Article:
Benefits of Having aTeen Cooking Family Dinner One Night Per Week
Spending time with your family and especially eating a meal together, helps teens learn important life skills and lessons. Having them cook a meal a week is a great way to help them gain independence and help them to become self-sufficient. We located a fantasic article about Teens cooking a meal once per week and want to share these terrific ideas from Kelly Pfeiffer with you.
Teens Cooking Family Dinner
In addition to the obvious benefit that a teenager will learn life skills, assigning a teen cooking tasks just once a week can also positively impact the parent-child relationship. The key to gradual improvements in the relationship has to do with how a parent interacts with his or her child while they prepare family dinner together.
Tips to Get a Teen Cooking Family Dinner and Enjoying It
Next parents must follow through and hold a teenager to the agreement. Many teenagers will resist at first because they are involved in a video game, TV show or other activities. When teaching a teenager to cook, parents much remember to demonstrate any skills that are new for him and give specific instructions. Finally parents can give positive feedback and encouragement to him, but should avoid gushing as many teens perceive excess praise as condescending.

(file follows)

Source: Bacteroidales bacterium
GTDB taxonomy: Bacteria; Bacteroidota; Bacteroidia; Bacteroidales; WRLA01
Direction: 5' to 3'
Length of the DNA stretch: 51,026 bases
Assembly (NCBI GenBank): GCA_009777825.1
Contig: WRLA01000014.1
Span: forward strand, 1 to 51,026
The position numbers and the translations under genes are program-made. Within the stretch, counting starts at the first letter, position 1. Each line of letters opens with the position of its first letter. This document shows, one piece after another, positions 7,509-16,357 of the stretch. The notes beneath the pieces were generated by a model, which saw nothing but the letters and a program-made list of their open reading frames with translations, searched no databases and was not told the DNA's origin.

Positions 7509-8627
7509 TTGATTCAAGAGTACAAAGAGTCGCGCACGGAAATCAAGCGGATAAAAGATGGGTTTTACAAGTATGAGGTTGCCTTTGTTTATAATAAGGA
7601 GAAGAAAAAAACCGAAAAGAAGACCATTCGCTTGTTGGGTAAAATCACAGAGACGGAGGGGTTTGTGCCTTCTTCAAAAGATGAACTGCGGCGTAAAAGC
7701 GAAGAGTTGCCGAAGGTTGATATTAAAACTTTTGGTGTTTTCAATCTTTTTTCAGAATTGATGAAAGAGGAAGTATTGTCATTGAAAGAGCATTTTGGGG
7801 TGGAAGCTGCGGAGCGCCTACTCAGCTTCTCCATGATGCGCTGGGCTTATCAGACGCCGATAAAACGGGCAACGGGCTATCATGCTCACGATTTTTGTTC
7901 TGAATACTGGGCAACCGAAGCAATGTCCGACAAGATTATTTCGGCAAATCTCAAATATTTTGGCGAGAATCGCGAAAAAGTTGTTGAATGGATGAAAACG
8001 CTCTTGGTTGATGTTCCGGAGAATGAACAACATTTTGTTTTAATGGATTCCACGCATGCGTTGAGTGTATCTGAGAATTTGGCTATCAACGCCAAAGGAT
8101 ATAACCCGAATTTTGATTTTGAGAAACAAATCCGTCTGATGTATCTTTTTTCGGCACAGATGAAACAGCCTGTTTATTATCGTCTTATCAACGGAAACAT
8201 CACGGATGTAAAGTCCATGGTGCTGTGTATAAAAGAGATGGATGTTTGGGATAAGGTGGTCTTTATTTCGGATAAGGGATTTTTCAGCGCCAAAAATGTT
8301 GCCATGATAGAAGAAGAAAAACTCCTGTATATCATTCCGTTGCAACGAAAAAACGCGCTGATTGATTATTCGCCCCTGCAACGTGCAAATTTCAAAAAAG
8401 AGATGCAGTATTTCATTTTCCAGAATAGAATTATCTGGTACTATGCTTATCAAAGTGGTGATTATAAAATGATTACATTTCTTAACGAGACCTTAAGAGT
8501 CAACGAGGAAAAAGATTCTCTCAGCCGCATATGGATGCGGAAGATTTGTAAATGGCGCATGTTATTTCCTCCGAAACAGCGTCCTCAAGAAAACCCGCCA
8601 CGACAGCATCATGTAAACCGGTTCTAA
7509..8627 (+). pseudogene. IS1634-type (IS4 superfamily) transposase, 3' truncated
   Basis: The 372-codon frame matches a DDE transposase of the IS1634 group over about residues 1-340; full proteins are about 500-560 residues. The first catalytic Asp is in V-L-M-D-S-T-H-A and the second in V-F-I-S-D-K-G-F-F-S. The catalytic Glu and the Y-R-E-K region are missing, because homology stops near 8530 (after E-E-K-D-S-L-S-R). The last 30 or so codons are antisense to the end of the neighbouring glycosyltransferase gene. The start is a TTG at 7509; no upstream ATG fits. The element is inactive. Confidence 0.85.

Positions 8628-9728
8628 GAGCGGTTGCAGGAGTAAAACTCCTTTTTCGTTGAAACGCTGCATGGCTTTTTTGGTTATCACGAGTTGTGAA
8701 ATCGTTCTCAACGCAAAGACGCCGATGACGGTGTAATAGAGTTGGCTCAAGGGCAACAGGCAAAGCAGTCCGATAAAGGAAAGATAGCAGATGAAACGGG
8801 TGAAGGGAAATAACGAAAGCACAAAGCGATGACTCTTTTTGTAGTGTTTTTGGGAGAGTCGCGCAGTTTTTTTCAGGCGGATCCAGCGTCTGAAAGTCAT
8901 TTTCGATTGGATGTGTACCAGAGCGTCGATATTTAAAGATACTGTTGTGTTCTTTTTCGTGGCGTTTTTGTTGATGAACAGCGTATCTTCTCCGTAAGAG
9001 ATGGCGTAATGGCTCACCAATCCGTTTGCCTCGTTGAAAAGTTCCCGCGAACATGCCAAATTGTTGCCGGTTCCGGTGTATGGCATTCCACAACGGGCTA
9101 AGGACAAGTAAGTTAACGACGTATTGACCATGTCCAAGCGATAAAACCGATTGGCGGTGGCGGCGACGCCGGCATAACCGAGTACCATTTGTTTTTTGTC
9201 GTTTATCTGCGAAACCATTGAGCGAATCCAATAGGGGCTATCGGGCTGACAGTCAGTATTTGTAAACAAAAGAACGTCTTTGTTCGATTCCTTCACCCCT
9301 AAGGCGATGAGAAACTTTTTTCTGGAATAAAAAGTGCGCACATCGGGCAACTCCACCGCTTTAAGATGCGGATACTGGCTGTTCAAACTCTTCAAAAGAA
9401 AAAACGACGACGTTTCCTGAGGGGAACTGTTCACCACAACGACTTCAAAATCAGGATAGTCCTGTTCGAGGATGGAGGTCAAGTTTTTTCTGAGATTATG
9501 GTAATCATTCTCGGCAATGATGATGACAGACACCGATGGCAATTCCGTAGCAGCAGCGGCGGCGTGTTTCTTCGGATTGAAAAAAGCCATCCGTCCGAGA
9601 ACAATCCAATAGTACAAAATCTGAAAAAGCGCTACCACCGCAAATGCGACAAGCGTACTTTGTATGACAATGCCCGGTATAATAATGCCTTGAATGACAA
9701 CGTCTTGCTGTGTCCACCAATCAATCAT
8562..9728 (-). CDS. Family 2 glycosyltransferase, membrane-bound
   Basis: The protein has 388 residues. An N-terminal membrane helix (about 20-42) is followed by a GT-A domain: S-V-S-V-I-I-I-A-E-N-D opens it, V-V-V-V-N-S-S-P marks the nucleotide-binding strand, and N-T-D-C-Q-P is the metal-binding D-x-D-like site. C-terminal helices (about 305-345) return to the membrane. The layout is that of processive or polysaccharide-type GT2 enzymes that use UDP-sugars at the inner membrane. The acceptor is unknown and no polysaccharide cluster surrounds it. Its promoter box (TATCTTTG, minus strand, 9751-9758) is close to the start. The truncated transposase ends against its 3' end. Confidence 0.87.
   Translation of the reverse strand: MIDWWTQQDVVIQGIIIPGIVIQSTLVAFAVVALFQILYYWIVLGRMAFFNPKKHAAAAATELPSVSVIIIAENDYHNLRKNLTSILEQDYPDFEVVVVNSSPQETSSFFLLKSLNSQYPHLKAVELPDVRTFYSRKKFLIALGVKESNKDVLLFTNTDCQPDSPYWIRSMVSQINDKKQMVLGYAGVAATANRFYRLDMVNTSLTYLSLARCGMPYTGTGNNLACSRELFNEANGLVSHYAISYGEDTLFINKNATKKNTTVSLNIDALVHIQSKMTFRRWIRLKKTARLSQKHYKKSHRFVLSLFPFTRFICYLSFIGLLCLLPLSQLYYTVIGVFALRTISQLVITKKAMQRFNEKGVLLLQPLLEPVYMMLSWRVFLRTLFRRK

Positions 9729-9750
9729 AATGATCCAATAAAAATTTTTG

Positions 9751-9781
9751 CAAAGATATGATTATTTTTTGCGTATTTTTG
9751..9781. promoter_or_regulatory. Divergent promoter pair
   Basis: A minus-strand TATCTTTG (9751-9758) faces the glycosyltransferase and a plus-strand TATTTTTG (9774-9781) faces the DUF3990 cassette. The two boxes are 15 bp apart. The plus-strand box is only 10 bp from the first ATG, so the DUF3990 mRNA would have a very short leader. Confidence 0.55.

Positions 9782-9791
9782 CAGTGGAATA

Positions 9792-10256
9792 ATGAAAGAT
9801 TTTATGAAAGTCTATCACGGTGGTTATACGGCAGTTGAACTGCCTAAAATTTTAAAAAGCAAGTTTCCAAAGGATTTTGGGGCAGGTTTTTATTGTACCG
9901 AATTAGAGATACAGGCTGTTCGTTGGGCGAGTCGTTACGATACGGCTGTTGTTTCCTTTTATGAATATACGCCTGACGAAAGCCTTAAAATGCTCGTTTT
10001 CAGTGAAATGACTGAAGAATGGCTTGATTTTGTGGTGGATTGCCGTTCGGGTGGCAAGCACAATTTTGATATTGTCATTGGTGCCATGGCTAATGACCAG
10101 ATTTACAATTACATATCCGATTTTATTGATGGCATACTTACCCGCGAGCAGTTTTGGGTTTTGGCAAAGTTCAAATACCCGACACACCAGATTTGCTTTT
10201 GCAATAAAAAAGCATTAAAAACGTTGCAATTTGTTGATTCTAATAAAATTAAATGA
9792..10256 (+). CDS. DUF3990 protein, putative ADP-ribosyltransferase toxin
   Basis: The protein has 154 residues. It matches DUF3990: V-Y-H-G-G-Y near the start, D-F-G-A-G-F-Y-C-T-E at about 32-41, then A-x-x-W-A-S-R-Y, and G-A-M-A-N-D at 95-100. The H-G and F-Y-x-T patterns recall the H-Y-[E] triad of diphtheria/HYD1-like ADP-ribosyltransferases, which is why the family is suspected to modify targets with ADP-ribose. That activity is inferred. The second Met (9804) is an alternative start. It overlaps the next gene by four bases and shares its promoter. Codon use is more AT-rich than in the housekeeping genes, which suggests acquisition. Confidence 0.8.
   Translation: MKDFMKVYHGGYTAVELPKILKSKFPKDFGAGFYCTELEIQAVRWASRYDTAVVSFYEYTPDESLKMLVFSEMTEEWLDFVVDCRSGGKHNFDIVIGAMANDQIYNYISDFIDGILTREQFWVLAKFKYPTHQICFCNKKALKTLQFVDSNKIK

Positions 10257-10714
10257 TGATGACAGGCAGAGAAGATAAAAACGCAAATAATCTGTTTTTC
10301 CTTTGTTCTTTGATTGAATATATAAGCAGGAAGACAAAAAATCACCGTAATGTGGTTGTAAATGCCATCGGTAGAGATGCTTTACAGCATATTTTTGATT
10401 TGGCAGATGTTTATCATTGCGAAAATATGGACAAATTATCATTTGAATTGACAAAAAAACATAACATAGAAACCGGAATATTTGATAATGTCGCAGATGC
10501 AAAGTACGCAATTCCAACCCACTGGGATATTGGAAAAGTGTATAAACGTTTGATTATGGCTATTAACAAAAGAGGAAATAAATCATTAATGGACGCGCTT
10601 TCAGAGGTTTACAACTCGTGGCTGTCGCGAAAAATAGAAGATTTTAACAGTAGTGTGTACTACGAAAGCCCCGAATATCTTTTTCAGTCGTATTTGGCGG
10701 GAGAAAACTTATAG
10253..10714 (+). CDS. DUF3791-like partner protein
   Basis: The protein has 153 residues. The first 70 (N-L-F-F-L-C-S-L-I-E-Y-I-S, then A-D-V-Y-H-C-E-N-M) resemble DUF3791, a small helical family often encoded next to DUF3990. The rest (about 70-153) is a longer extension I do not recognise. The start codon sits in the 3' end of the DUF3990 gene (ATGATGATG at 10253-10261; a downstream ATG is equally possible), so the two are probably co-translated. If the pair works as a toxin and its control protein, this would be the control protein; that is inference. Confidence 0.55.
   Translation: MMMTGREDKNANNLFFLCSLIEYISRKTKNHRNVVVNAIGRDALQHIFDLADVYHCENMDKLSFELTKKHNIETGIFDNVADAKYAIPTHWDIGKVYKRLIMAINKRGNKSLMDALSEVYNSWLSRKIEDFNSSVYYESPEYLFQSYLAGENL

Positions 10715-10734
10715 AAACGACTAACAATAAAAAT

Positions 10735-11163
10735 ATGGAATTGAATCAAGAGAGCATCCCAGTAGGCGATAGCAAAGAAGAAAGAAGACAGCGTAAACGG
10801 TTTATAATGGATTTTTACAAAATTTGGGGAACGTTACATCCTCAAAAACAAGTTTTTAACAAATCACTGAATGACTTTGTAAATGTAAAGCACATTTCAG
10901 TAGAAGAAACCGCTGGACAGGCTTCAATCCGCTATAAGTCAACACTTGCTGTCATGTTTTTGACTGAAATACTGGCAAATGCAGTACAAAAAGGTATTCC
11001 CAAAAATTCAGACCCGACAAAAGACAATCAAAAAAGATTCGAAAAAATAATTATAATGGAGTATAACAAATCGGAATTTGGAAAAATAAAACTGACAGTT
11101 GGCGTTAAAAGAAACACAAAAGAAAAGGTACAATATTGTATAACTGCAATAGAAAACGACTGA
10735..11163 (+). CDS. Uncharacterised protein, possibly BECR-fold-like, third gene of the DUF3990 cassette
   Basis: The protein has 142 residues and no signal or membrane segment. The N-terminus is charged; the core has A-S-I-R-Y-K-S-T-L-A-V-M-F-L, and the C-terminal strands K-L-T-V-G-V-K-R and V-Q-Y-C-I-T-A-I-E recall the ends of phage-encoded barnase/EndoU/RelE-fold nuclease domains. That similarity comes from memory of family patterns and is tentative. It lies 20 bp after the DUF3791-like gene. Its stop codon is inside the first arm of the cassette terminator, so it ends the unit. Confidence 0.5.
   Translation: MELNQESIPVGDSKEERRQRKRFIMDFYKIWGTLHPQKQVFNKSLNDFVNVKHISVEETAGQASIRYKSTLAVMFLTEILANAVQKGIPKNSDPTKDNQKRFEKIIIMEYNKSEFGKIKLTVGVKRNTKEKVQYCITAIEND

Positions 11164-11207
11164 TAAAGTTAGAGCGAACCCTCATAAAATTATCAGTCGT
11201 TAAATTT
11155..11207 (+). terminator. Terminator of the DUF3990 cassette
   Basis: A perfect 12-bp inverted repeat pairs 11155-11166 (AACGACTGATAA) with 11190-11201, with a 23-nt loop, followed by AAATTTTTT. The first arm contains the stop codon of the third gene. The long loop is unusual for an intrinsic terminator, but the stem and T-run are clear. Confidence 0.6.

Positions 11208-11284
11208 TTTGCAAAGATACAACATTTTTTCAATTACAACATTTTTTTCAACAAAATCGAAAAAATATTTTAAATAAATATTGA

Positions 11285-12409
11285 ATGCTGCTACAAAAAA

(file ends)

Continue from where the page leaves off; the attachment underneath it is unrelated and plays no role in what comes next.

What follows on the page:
A summary of the steps to get a teen cooking family dinner are:
Reducing Power Struggles in the Parent-Child Relationship
It is normal for parents and teens to have conflicts so parents may want to remind themselves that it is unrealistic to expect that power struggles will go away completely.
Teaching Life Skills and Healthy Eating Habits
Learning to cook usually piques a teen’s interest in food. It’s hard for a teenager to resist tasting a dish that he or she prepared. Parents can involve the kids in cooking meals that are their favorites as well as meals that include sources of fiber, vegetables, and protein. Don't feel the need to coax teens to try new foods or preach about healthy eating habits, but rather allow them to internalize lessons through “doing” – cooking and trying new foods.
Cooking family dinner with a parent may turn out to be a teenager’s favorite weekly chore. Parents may learn a little about their teen sons or daughters and the children may learn a little about having fun with their parents. Spending time together cooking once a week can teach important life skills, promote healthy eating habits and improve the dynamics of the parent-child relationship.